We need you

The Men United movement is 200,000 strong, and counting. But it would soon grind to a halt if it wasn’t for the best team of volunteers known to man. By joining them, you’ll be making a real difference in the fight against prostate cancer. Have a read below to see what volunteering with us is all about.

This month's focus: Relate volunteers

 Mel and Marian Davis

Mel and Marian Davis talk about their experience as Relate volunteers

We have been volunteering as part of Men United for Prostate Cancer UK for nearly two years and are always open to new opportunities to spread awareness of the disease, and also to increase public and professional knowledge of both the facts and the emotional impact of being diagnosed and living with prostate cancer.

This is why we were happy to share our experience of coping with a prostate cancer diagnosis as a couple at Relate training in Birmingham and Nottingham. Relate are able to offer counselling to men, their partners and their children, and we were keen to be involved because we know how important it is for people being trained in counselling to have an insight into the journey of those affected through the course of diagnosis and treatment. As a couple we are also particularly keen to promote understanding of the impact on partners and the wider family.  

The Relate team made us very welcome and we enjoyed meeting the counsellors and seeing them benefit from the information presented by the nurse, and also by hearing our story. Some of them had personal experience through family and friends, but by attending the presentation we helped them get a much better understanding of what those affected by prostate cancer might be going through. One counsellor said that hearing our story would make it much easier for her to relate to people she sees in the future.

Knowing that counsellors, who support people with prostate cancer, have a greater understanding of the needs of the people they see because of our story is reward enough, but the sessions also helped us as a couple as they encouraged us to think about how we dealt with the illness ourselves and whether we had come out of it unscathed.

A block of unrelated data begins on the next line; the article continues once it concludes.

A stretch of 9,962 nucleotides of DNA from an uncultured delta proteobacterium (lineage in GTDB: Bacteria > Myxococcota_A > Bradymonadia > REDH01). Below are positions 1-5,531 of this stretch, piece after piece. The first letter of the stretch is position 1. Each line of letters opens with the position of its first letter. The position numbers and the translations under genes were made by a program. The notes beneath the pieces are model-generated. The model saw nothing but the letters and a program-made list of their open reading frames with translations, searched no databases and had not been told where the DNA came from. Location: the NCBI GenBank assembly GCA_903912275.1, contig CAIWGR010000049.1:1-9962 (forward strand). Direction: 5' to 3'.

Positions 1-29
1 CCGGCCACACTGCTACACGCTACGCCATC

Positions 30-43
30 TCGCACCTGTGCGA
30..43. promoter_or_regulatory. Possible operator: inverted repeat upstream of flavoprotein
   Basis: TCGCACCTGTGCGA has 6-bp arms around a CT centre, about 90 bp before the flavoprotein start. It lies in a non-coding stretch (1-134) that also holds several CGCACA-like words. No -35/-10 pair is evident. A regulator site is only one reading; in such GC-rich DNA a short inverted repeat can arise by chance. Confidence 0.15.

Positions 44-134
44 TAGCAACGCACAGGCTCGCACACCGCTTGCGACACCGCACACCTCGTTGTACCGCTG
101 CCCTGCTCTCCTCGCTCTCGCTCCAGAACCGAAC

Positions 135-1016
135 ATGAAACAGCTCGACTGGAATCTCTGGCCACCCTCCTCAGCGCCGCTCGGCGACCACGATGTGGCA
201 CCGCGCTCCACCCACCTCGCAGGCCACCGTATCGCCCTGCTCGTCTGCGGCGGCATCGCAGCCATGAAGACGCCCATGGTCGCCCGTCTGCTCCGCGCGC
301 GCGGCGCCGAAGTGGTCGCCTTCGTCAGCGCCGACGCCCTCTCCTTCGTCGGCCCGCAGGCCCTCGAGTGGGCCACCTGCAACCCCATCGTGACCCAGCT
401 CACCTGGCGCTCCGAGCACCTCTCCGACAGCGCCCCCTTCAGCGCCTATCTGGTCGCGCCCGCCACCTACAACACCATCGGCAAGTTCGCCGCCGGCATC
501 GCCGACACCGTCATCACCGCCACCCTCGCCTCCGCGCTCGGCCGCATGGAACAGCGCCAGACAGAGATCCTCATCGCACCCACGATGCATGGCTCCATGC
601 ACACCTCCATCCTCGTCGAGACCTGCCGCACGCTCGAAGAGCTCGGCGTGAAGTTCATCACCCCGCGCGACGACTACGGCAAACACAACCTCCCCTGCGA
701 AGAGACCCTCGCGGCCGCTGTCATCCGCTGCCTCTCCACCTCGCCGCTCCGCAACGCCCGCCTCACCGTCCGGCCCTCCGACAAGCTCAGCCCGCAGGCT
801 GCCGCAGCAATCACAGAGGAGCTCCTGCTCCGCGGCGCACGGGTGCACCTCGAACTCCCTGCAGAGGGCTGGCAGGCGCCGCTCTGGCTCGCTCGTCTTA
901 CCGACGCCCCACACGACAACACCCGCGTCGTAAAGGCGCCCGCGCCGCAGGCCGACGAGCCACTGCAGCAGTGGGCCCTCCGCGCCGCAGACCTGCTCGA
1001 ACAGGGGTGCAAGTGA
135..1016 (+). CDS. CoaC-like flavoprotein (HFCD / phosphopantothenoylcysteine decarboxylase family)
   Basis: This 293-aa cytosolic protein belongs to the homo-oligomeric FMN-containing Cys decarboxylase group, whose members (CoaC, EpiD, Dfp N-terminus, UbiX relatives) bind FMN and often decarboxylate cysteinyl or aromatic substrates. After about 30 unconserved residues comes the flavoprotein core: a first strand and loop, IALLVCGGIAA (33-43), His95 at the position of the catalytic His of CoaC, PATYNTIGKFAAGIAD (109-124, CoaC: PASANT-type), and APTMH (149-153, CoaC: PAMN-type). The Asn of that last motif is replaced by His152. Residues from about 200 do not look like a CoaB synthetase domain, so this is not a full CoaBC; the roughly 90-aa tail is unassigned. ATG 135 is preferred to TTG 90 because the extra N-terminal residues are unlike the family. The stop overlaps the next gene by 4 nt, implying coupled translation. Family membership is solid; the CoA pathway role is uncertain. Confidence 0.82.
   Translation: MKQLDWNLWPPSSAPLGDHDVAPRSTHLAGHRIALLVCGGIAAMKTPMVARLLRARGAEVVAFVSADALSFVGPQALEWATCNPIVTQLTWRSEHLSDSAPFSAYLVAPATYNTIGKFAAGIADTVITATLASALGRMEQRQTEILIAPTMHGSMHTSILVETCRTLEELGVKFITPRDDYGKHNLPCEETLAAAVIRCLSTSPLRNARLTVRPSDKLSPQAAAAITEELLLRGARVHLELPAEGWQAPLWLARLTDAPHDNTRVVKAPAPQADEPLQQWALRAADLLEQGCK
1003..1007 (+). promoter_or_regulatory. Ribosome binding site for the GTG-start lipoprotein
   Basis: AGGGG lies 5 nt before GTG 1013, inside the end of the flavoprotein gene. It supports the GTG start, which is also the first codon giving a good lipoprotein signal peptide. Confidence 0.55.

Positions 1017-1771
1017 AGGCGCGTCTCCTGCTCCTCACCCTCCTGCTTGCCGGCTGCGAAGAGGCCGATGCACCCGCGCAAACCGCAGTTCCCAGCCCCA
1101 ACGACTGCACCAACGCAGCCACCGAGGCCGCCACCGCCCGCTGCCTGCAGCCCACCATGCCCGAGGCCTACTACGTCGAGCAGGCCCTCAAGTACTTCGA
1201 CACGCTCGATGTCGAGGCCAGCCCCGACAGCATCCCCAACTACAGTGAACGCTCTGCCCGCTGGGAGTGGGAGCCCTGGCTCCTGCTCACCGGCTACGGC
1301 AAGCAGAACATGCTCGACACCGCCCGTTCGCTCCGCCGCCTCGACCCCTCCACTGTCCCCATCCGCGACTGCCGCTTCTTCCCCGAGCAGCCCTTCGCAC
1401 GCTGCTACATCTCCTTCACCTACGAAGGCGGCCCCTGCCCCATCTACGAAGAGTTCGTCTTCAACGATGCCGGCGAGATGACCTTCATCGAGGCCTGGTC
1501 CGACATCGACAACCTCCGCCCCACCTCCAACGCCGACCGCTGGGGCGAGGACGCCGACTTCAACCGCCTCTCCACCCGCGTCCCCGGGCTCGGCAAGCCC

Reliving the emotions we experienced throughout our journey was challenging, particularly sharing them in a room full of people. We found that, like bereavement counselling, it helped that it wasn't a very recent experience for us and that we have come through it all and have been given the all clear. Although at times the discussions did make us recall the distress and fear we had experienced at the time, we are fortunate to have survived and are continuing to live a healthy and happy life together.

Hosting an information stand

Alister Walker At Dundee College3

Man a stand and get information into the hands of people who need it most. Here, Bob gives his tips on how to be a good host, including setting up, appropriate places and handing out information.

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Talking to the media


Sharing your experience with the media is a great way to build awareness for Prostate Cancer UK. Read John’s tips for dealing with the media, and the importance of preparation before you speak to a reporter.

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Making a difference

Jean Herd

As a volunteer, even small acts can make a huge difference. Jean explains how.

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Being a patient representative


Kenneth discusses the value of being a patient representative, taking part in focus groups and what you can learn from meeting others and sharing your views.

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